Pre-judgment attachment

Pre-judgment attachment

Pre-judgment arrest in The Netherlands

Even if a creditor that has no title to enforcement yet, he may attach any assets of his debtor under a so-called prejudgment seizure or conservatory arrest. The attached assets – which may be any transferable asset, such as tangibles, real estate, shares, but also any claim of the debtor on a third party – act as security for the creditor’s claim. The purpose of a prejudgment attachment is preventing the debtor from frustrating recovery by his creditor (by hiding, moving or alienating assets). It goes without saying that an attachment will put serious pressure on the debtor. The debtor will not be allowed to dispose of any attached asset, even if this would be in the usual course of the debtor’s business. If the creditor has reasonable fear that the debtor – despite the attachment – will alienate the attached assets, he can also request sequestration of the goods.

Third-party attachment

The most often made attachment is the attachment on a claim, a so-called third party attachment. With a third party-attachment, the creditor seizes all amounts and goods the third party owes to the debtor. The third-party must declare within four weeks of the attachment what he owes to the debtor. Most third-party a attachments are effected under banks (as third parties): the amount attached is equal to the overall (debit) funds in the bank account as per the moment of the attachment (irrespective of the amount of the creditor’s claim).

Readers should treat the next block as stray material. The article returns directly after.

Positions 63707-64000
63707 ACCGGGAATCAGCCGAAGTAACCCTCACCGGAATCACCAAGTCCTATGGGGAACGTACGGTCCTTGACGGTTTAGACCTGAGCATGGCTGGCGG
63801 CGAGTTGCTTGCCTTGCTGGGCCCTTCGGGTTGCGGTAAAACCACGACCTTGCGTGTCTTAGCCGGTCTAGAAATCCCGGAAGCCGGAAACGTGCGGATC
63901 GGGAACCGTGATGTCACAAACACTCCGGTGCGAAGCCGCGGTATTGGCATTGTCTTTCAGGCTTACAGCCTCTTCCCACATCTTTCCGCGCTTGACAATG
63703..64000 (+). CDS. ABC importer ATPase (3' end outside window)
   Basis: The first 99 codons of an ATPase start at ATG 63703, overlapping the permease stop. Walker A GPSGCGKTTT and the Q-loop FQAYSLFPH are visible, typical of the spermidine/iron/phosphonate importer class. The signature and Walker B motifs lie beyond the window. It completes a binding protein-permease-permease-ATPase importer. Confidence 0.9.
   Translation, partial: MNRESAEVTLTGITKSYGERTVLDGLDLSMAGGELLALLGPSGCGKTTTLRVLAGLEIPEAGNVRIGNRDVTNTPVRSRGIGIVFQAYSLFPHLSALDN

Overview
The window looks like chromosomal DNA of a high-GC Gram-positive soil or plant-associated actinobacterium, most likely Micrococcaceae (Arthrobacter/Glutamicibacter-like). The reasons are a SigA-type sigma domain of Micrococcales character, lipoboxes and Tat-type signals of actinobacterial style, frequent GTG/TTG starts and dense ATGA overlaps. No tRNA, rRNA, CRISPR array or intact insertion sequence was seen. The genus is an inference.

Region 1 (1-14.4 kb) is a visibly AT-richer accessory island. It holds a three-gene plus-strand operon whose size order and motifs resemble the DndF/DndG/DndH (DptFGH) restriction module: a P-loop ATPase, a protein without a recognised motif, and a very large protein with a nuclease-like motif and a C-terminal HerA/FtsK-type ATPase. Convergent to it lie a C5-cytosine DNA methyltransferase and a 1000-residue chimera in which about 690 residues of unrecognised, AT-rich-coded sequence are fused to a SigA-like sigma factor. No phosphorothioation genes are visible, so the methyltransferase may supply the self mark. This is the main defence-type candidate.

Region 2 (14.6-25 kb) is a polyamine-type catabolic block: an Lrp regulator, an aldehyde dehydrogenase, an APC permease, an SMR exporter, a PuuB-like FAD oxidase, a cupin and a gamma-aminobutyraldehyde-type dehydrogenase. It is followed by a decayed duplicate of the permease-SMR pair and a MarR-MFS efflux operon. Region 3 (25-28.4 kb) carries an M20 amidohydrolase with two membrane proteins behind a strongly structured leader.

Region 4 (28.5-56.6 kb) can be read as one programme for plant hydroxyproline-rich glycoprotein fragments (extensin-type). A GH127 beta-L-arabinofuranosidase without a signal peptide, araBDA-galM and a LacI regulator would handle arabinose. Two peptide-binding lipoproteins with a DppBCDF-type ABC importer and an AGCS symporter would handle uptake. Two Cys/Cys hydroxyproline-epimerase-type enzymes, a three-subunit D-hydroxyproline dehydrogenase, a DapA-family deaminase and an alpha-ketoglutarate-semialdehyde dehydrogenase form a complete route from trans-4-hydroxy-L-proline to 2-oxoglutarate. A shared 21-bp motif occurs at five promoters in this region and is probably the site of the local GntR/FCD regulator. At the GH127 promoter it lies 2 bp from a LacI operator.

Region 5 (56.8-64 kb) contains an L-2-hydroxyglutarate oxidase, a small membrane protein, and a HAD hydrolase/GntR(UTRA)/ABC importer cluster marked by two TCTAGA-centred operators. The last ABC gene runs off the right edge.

Other attachments

All assets of the debtor are subject to attachment: if an asset is transferable, the asset can also be attached. Specific procedural rules apply to many specific attachments, such as that of assets in movable goods or trade stock, attachments of shares in a company, attachments of real estate, ships and aircrafts.

Dutch lawyer filing a petition

In order to effect a prejudgment seizure, the debtor must file a petition at the president of the district court (the preliminary relief judge). A prejudgment attachment can only be made with this permission. A Dutch attorney with the court must file the petition where the debtor or (one of) the third parties is domiciled or where the assets are located, and should (among other things) indicate the grounds for the creditor’s claim, and should also identify the assets on which the creditor wishes to effect an attachment. If the claim is monetary, the creditor must estimate his claim. For specific kinds of attachment, of registered shares, the creditor must prove “fear of embezzlement”. The debtor is, usually, not heard in this stage in order to avoid that the debtor moves his assets away. If the president is, on the basis of the petition, of the opinion that the claim is a prima facie valid and existing, leave is granted to effect all or some of the attachments requested. After the judge has given leave to effect the attachment, the creditor instructs a court bailiff to do so. The bailiff’s makes an official report of the attachment. As most leaves are given ex parte, a conservatory arrest shall come as an unpleasant surprise.